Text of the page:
"It's a decrease in overhead. If you read about what companies are doing, the major companies have started to embrace the new technologies so I think it's going to continue. We've got buildings now where we were building big boxes and they leased immediately. Toward the end of last year it started to slow a little bit. Where they were leasing just as soon as we started them, now they're leasing soon after completion. Still, there are more people that haven't converted than have converted," says Gunter.

Time is the key and saving it (as well as money) is what drives many a distribution system decision. "It's creeping into all businesses," says Matt O'Sullivan, senior vice president for IDI's Southeast region. "People are redoing their service environments in order to provide their customers with delivery tomorrow."

Many of those redos are following a "me-too" mentality. O'Sullivan calls it the "McDonald's/Burger King theory," where one company signs on for a huge distribution center, and soon its competitors all follow suit.

As companies continue to consolidate and downright change their distribution systems, IDI will continue to diversify geographically to service them. In 1997, the company will open an office in the Northeast market. "There's a big area of the country that we're really not operating in," says Gunter.

Each time it opens an office, the company extends its reach a little further and learns a little more.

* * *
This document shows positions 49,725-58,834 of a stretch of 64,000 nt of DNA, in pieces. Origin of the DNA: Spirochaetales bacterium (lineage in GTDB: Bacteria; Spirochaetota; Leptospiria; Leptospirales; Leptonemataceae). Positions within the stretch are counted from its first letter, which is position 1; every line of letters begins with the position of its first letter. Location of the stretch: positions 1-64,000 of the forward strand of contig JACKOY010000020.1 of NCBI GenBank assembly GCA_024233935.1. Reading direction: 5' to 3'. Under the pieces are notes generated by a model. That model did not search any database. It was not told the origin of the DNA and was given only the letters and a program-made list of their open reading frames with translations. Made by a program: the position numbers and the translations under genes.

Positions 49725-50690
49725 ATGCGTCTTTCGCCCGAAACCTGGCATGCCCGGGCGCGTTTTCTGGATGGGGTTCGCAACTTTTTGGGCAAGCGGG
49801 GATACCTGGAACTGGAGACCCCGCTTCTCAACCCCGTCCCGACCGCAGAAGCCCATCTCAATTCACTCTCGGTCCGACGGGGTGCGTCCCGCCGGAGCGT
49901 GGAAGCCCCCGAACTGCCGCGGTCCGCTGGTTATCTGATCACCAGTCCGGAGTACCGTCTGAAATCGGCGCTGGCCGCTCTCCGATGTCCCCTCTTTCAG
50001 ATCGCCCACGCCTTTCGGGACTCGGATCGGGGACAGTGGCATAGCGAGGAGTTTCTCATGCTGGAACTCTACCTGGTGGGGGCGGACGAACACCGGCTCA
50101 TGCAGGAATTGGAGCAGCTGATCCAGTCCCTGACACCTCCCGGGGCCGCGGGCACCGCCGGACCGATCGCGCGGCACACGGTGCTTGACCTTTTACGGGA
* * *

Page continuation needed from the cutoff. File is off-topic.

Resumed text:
Before moving forward, any typical IDI project must pass the internal muster first before IDI's own Asset Allocation Committee, which is made up of company developers and managers.

"It may come to the committee one, two, three times before it's approved, or it may not be approved at all. But it has the input of all the key developers and key management here, so we make sure that the lessons that we are learning in Memphis we are applying in Dallas. The most important communication you have is with your employees internally. And we try to enhance that communication all the time," says Gregory.

Of course, like everyone else, IDI has stiff competition, including the likes of huge national REITs like Security Capital and First Industrial Realty.

"They're awesome. They do it all," says Gregory. "The thing that's very important for IDI is that we always keep our word. We keep our promises, even if it costs us money. If you do that every time, you build that reputation. The people we deal with are extremely loyal."

IDI's strong ties to Japanese banks have given the company something many other industrial companies have had to turn to the real estate investment trust (REIT) structure to get -- access to capital.

"We explored the possibility (of becoming a REIT) with our parent, and there are a lot of advantages to being a REIT. But frankly, they weren't of particular advantage to us. We have great access to capital, so that fundamental reason wasn't there," says Gregory.